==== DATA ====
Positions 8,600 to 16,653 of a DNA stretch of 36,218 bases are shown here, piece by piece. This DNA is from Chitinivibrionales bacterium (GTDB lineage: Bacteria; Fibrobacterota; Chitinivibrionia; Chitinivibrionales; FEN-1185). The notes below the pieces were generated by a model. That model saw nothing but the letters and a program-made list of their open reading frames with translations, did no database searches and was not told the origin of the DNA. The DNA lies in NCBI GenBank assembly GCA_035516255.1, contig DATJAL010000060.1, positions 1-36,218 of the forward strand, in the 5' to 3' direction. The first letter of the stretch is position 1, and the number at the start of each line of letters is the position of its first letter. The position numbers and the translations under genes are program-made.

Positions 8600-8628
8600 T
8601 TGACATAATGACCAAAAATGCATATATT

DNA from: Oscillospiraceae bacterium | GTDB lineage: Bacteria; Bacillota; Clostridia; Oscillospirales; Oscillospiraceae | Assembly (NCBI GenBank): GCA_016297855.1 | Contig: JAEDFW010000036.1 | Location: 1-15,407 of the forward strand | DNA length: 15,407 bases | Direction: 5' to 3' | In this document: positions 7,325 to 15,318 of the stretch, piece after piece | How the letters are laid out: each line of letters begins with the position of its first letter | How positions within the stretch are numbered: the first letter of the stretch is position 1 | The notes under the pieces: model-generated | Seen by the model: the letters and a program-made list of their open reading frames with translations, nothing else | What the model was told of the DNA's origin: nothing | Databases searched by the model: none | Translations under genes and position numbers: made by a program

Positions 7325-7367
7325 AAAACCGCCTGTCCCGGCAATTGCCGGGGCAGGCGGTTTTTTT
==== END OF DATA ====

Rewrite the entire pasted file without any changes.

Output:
Positions 8,600 to 16,653 of a DNA stretch of 36,218 bases are shown here, piece by piece. This DNA is from Chitinivibrionales bacterium (GTDB lineage: Bacteria; Fibrobacterota; Chitinivibrionia; Chitinivibrionales; FEN-1185). The notes below the pieces were generated by a model. That model saw nothing but the letters and a program-made list of their open reading frames with translations, did no database searches and was not told the origin of the DNA. The DNA lies in NCBI GenBank assembly GCA_035516255.1, contig DATJAL010000060.1, positions 1-36,218 of the forward strand, in the 5' to 3' direction. The first letter of the stretch is position 1, and the number at the start of each line of letters is the position of its first letter. The position numbers and the translations under genes are program-made.

Positions 8600-8628
8600 T
8601 TGACATAATGACCAAAAATGCATATATT

DNA from: Oscillospiraceae bacterium | GTDB lineage: Bacteria; Bacillota; Clostridia; Oscillospirales; Oscillospiraceae | Assembly (NCBI GenBank): GCA_016297855.1 | Contig: JAEDFW010000036.1 | Location: 1-15,407 of the forward strand | DNA length: 15,407 bases | Direction: 5' to 3' | In this document: positions 7,325 to 15,318 of the stretch, piece after piece | How the letters are laid out: each line of letters begins with the position of its first letter | How positions within the stretch are numbered: the first letter of the stretch is position 1 | The notes under the pieces: model-generated | Seen by the model: the letters and a program-made list of their open reading frames with translations, nothing else | What the model was told of the DNA's origin: nothing | Databases searched by the model: none | Translations under genes and position numbers: made by a program

Positions 7325-7367
7325 AAAACCGCCTGTCCCGGCAATTGCCGGGGCAGGCGGTTTTTTT